Passwords form an essential part of computer, smartphone and online security but many of us are not keeping our passwords and therefore our information safe.

Here are Secure Thinking’s top 10 Password Security Tips:

1. Do not write down passwords

Writing down your password is a dangerous gamble. You’re hoping that the written copy won’t get lost or fall into the wrong hands. I’m astonished by the number of people I come across who write their passwords on post-it notes and stick them to their screens, or pin them on their wall.

It only takes a minute for someone else to copy it down, take it away or in the modern world take a snap with their camera phone.

2. Do not use a spread-sheet or document to store passwords

This is generally little better than writing them down. Spread-sheets and documents are not much more secure than a piece of paper and even “password” protected documents are only moderately difficult to get into for a serious hacker.

3. Do not communicate your password

Nobody should EVER need to know your password. It is yours so don’t give it to your colleague, your boss or the IT helpdesk – they don’t need it.

4. Do not use dictionary words, names, dates, places or pets

Dictionary words, names, dates, places and pets, even where you replace some of the characters with digits are the most common passwords and the easiest to crack.

5. Do use passwords of at least 8 to 10 characters

When it comes to passwords the longer and more complex they are the better they are from a security point of view. As a MINIMUM your password should be 8-10 characters long, preferrable 12-16 and more if you can manage it.

6. Do remember it’s computers not people that guess passwords

Too many people seem to believe in the Hollywood myth that people will try and guess your password. It’s simply not true. You don’t get some Tom Cruise look-a-like sitting at a keyboard trying to guess your password.

Instead the Tom Cruise look-a-like presses a buttom on a computer and it does the work for him. Computers are used extensively for password cracking and use dictionaries of known words, phrases and previously hacked passwords. They can test tens of thousands of passwords in seconds so you’re right when you think no one will guess you used “password3” – but the computer will!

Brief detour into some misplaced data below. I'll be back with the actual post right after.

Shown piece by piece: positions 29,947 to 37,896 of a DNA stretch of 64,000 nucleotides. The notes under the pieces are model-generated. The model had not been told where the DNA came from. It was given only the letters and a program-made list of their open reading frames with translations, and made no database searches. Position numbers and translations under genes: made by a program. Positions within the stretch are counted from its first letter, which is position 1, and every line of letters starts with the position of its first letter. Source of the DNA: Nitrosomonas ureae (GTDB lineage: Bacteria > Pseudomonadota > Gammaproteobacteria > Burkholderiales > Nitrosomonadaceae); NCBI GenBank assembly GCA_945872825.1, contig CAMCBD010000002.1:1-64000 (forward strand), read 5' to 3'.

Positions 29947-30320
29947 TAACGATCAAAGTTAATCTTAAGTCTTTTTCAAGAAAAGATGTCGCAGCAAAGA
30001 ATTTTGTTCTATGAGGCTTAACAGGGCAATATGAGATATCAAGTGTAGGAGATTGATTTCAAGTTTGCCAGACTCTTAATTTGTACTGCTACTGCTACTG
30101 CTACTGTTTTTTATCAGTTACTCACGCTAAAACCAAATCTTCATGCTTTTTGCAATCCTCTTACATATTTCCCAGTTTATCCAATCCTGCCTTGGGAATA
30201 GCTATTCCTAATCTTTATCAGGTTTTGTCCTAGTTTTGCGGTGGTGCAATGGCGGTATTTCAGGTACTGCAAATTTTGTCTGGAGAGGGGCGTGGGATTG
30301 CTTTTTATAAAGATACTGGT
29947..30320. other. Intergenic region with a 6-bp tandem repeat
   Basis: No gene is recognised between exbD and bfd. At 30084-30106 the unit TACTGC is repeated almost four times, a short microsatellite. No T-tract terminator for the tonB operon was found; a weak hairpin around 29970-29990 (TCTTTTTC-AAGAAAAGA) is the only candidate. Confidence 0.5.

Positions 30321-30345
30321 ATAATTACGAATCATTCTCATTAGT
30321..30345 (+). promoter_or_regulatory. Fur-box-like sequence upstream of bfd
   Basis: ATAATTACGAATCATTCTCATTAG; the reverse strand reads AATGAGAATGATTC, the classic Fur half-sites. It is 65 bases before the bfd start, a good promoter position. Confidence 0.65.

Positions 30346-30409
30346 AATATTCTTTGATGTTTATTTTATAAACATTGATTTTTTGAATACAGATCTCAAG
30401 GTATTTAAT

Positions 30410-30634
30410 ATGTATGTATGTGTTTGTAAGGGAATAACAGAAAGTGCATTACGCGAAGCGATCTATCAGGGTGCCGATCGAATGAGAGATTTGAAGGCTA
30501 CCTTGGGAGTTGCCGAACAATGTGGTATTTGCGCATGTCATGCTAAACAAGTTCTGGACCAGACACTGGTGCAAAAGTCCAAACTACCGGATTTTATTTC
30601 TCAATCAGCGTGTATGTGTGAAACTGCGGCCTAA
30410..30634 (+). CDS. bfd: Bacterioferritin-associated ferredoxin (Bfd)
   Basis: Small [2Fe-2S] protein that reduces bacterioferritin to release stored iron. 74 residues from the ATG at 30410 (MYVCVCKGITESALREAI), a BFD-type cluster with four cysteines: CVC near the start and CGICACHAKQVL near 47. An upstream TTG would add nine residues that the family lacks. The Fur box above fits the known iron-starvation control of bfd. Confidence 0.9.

7. Do not use the same password in multiple places

It’s really tempting and all too common for us to reuse passwords. We sign up for a new service which says “Enter your password:” and we instantly go blank – and use our Facebook, LinkedIn or Twitter password, because it’s easy for us to remember it.

The problem is that the “bad guys” know we all do this, they rely on it. Which is why they try to hack our Facebook, Hotmail, Gmail etc. Once they get into one system using our username and password they will try it everywhere else – online banking systems, email services, other social media sites and the more they can access the more they can steal our identities, post malicious content and programs online and socially engineer others into giving up their details too.

8. Do not email usernames and passwords together

This is just a simple precaution but generally speaking email IS NOT SECURE!

Email communications are frequently sent via the internet and can pass through many relays between sender and recipient. Each of these relays will “backup” the message before passing it on and you have no idea what happens to these copies of the email or who has access to them.

If you must send passwords and usernames to others it’s a good idea to use 2 separate mediums (SMS & email, phone & email etc.) rather than putting all your eggs in one basket.

9. Do use complex passwords

When you set a password it’s a good idea to use both upper- and lower-case letters (AaBb), numbers (0123) and where possible special characters (*$£&%!_-). Unfortunately not all applications allow special characters (and a few that don’t whould know better!) but they are becoming more common so at least try.

10. Do create a system for remembering passwords

There are many ways of setting and remembering complex passwords. If you have to keep track of large numbers of passwords then it might be worth looking at a tool such as KeePass which stores passwords in an encrypted database on your computer (we don’t advocate “cloud” services for password storage). If you do use such a system remember to set the master password or encryption key to something really strong – that way you’re not risking all of your passwords on something weak!

If you only have a few passwords to worry about then develop your own manual system. There are many options for this and you can have fun coming up with your own system.

Here’s are some suggestions for password systems:

Lyrics & quotes
Mn15MDMg4ncfl&ls2tteMA – Gladiator
4lsRsssl3lw4lthm – Dire Straits
N1th0hch$mb0b$m2$f – W. Churchill

W3H4ppyf3wW3BandofBr0thers! – W. Shakespear
Th15L4dy’snot4turning! – M. Thatcher
Mo5tofour1mportscumfrom4broad – G.W. Bush

Topic based:
1loveb00ksfromh3r3 – Amazon
4ddsNO5ecurity4t411 – Verified by Visa
H0wd1dtheWorldmanageB4@? – Email

Suffix approach:
My$tdP455wd&£b00ks – Amazon
My$tdP455wd&£V154 – Verified by Visa
My$tdP455wd&£me@work – Email

Prefix approach:
b00ksMy$tdP455wd&£ – Amazon
V154My$tdP455wd&£ – Verified by Visa
me@workMy$tdP455wd&£ – Email

Please don’t use any of the actual passwords shown in this article.

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